If Taneyev wrote little piano music, his body of chamber music is probably the most substantial part of his output, comprising nineteen significant works. The Violin Sonata, from 1911, is almost the last of these. The first movement starts off in a slightly lighter fashion than is usual with the composer, but the Brahmsian second subject is more serious, while also being very sweet and endearing. The main melody of the adagio is a long winding theme that gives way to a very nostalgic section, which then becomes agitated before returning to the opening material. The composer shows great developmental ability in this movement. The third movement minuet is rather serious for a minuet and leads into a fine fountain-like trio. The ending is rather enigmatic. The finale has a well-developed folkish theme and a second subject that is harmonically divided between the piano and violin in an original way. Bach also makes an appearance and there is a final synthesis of all these elements. The Romance is a transcription of one the composer’s best-known songs, but I think it sounds better in its original version.

Ivan Peshkov produces a beautiful tone in his rendition of the Sonata, especially in the second and third movements. His phrasing is also fine, as is his overall conception of the piece and he has a lot of youthful brio. Nina Solovieva as accompanist supplies the appropriate harmonic support, as well as the varying atmosphere required. In her playing of the piano music, Ms. Solovieva shows excellent control and a real ability to shift effortlessly from one emotion to another. She also understands the aforementioned linear aspects of the composer’s music. Her one fault is that she occasionally plays too quickly, almost too excitedly, and loses some of the music‘s unique features.

Mr. Peshkov faces some strong competition in his performance of the sonata in the recently re-released version by Vladimir Ovcharek (of the Taneyev Quartet) and Tamara Fidler on the Northern Flowers label. There is also a Russian Violin School disc with Leonid Feigin (see above). The Peshkov has the lower price and the most modern recording. As for Ms. Solovieva, this is the most comprehensive collection of the Taneyev piano music available, although a few of the same pieces are available on Joseph Banowetz’s recording of the Piano Concerto on Toccata [see review]. Here almost-completeness trumps all other considerations.

William Kreindler

see also review by Jonathan Woolf  


 


EXPLORE MUSICWEB INTERNATIONAL

Making a Donation to MusicWeb

Writing CD reviews for MWI

About MWI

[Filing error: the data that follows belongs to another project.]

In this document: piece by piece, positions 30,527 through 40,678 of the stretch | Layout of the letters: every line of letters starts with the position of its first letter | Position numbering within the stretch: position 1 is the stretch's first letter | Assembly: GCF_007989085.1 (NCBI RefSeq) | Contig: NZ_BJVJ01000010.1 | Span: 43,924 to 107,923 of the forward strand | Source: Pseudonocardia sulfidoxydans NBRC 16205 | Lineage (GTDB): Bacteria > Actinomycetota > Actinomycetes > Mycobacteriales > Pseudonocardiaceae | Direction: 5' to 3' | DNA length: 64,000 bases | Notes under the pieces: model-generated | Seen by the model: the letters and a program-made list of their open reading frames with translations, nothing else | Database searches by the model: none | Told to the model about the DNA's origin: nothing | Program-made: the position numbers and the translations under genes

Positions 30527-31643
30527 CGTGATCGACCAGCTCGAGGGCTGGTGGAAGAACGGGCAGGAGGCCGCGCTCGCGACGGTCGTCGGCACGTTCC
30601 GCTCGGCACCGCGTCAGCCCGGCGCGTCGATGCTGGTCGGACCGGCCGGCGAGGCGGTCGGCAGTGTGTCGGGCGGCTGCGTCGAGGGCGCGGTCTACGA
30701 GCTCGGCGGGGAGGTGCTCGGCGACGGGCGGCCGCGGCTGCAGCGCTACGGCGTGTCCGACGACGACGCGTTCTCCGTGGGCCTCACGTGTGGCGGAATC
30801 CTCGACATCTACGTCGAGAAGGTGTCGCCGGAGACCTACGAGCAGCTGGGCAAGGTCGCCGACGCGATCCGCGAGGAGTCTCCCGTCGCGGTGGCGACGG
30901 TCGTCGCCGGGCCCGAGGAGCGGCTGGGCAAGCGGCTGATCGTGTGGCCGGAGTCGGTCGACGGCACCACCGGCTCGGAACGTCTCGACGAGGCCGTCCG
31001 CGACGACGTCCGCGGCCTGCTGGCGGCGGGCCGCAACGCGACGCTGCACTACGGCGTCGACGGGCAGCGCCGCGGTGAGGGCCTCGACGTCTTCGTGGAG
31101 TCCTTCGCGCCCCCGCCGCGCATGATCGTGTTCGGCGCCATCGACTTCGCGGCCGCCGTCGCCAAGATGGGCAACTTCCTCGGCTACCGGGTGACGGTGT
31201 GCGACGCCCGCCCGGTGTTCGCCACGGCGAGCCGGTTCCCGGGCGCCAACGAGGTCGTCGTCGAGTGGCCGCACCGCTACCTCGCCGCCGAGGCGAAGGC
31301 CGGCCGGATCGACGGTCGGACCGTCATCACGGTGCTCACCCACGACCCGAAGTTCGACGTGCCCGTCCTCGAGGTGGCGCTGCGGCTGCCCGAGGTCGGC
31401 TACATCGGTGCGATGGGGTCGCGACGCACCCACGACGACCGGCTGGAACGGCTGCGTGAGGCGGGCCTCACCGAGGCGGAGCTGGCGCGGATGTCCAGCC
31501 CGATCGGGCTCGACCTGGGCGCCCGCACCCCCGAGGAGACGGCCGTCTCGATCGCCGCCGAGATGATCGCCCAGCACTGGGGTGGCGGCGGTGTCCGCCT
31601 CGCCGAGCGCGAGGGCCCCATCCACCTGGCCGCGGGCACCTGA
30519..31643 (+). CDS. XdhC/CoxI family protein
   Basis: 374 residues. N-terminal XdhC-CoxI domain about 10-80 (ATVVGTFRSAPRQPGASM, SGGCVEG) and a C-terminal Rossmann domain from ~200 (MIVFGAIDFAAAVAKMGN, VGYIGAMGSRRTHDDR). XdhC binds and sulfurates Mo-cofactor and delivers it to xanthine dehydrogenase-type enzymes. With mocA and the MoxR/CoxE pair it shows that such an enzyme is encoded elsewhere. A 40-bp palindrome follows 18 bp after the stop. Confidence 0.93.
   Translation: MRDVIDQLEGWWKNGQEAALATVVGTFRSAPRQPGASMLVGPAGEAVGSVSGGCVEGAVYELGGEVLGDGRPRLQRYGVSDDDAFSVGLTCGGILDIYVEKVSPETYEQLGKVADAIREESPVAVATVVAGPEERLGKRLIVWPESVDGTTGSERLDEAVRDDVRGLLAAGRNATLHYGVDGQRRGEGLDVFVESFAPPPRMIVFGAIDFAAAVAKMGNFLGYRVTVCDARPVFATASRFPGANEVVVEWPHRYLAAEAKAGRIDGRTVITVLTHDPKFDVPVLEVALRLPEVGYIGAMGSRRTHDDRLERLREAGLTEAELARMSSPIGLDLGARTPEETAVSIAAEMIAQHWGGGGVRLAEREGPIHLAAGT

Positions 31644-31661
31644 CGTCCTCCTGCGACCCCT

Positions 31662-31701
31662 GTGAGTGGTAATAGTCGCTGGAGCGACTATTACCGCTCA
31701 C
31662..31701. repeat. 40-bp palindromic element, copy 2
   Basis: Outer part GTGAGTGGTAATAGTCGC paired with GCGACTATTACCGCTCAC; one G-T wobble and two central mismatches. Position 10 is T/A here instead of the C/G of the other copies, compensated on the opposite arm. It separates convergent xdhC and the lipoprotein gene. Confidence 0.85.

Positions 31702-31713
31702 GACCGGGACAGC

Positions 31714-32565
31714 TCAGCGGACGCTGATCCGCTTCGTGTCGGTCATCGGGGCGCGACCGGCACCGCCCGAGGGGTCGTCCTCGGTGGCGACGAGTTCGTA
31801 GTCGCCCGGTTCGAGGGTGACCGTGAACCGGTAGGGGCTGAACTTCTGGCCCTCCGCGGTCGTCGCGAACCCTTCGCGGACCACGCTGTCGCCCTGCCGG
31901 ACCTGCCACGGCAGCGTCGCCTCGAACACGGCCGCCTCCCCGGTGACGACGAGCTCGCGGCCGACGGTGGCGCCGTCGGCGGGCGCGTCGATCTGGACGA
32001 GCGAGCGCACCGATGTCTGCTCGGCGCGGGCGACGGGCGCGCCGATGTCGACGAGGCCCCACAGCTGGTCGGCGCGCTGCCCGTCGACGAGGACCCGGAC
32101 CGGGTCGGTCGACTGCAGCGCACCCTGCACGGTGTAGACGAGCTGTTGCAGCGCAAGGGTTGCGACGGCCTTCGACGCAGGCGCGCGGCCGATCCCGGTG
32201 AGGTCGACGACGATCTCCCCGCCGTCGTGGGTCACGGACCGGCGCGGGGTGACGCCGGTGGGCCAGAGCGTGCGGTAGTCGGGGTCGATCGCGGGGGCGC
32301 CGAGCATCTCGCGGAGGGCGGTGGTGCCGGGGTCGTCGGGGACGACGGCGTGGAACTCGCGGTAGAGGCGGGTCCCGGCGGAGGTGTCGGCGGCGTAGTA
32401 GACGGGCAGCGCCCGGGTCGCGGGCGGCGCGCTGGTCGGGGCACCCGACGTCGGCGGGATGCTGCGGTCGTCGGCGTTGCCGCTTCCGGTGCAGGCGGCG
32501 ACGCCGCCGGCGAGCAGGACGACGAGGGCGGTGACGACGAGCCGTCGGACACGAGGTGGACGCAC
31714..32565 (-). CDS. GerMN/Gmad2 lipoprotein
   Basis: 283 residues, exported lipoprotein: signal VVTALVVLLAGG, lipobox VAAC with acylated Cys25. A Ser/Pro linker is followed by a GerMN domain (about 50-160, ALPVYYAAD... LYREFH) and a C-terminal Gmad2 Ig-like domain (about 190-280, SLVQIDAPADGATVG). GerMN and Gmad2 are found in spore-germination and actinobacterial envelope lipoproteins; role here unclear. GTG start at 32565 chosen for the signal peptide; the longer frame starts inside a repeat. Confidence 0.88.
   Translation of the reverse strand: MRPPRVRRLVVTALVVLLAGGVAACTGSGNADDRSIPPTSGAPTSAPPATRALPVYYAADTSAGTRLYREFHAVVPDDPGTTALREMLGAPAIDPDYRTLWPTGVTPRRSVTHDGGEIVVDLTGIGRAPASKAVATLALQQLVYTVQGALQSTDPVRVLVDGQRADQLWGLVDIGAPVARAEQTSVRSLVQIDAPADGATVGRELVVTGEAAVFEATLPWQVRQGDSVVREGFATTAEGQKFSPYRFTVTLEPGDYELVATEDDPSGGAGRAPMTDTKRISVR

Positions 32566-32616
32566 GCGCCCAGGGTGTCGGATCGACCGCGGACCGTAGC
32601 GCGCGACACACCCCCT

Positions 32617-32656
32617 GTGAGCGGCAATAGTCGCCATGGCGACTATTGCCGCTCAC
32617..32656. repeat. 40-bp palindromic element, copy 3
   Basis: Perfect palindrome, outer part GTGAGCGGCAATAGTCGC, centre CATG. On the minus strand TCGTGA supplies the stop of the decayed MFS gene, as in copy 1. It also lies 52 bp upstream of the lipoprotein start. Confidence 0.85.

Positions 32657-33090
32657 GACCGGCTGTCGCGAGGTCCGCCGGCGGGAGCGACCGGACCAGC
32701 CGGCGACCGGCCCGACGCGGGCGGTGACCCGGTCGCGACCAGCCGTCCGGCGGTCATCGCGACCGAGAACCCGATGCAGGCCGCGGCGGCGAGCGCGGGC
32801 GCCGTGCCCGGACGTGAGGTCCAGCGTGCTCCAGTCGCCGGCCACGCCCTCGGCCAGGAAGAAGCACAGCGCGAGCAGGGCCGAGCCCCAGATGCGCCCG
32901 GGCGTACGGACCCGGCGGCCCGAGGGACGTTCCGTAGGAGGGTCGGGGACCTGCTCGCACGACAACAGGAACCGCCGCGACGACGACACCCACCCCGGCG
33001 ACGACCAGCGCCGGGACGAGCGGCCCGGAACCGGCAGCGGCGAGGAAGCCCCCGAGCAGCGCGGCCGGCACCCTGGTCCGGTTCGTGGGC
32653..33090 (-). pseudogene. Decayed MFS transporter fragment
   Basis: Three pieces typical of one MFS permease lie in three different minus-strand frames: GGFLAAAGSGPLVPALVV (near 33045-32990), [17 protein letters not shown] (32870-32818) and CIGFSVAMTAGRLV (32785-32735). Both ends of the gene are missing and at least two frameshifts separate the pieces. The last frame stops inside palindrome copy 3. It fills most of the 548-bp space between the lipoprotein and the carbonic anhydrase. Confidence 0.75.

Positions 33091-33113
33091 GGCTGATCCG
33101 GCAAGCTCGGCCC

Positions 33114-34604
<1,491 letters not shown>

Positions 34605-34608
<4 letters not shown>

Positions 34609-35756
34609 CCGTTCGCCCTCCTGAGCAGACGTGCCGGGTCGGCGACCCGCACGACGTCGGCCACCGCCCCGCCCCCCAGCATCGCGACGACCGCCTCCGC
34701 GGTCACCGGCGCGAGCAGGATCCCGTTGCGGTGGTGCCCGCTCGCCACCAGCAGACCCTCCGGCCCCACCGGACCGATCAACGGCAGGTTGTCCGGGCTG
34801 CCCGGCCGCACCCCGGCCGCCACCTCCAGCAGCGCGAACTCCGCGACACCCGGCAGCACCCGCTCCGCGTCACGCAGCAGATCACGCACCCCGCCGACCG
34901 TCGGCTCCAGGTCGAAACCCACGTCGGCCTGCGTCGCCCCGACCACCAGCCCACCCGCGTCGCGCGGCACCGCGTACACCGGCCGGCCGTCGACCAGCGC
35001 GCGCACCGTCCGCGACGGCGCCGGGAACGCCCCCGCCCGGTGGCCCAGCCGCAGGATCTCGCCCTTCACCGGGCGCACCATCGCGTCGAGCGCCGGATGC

Who we are, where we have come from and how we do it.

Site Map

How to find a review

How to find articles on MusicWeb
Listed in date order

Review Indexes
   By Label
      Select a label and all reviews are listed in Catalogue order
   By Masterwork
            Links from composer names (eg Sibelius) are to resource pages with links to the review indexes for the individual works as well as other resources.

Themed Review pages

Jazz reviews

 

Discographies
   Composer
      Composer surveys
   National
      Unique to MusicWeb -
a comprehensive listing of all LP and CD recordings of given works
.
Prepared by Michael Herman

The Collector’s Guide to Gramophone Company Record Labels 1898 - 1925
Howard Friedman

Book Reviews

Complete Books
We have a number of out of print complete books on-line

Interviews
With Composers, Conductors, Singers, Instumentalists and others
Includes those on the Seen and Heard site

Nostalgia

Nostalgia CD reviews

Records Of The Year
Each reviewer is given the opportunity to select the best of the releases

Monthly Best Buys
Recordings of the Month and Bargains of the Month

Comment
Arthur Butterworth Writes

An occasional column

Phil Scowcroft's Garlands
British Light Music articles

Classical blogs
A listing of Classical Music Blogs external to MusicWeb International

Reviewers Logs
What they have been listening to for pleasure

Announcements

 

Community
Bulletin Board

Give your opinions or seek answers

Reviewers
Pat and present

Helpers invited!

Resources
How Did I Miss That?

Currently suspended but there are a lot there with sound clips


Composer Resources

British Composers

British Light Music Composers

Other composers

Film Music (Archive)
Film Music on the Web (Closed in December 2006)

Programme Notes
For concert organizers

External sites
British Music Society
The BBC Proms
Orchestra Sites
Recording Companies & Retailers
Online Music
Agents & Marketing
Publishers
Other links
Newsgroups
Web News sites etc

PotPourri
A pot-pourri of articles

MW Listening Room
MW Office

Advice to Windows Vista users  
Questionnaire    
Site History  
What they say about us
What we say about us!
Where to get help on the Internet
CD orders By Special Request
Graphics archive
Currency Converter
Dictionary
Magazines
Newsfeed  
Web Ring
Translation Service

Rules for potential reviewers :-)
Do Not Go Here!
April Fools






Untitled Document


Reviews from previous months
Join the mailing list and receive a hyperlinked weekly update on the discs reviewed. details
We welcome feedback on our reviews. Please use the Bulletin Board
Please paste in the first line of your comments the URL of the review to which you refer.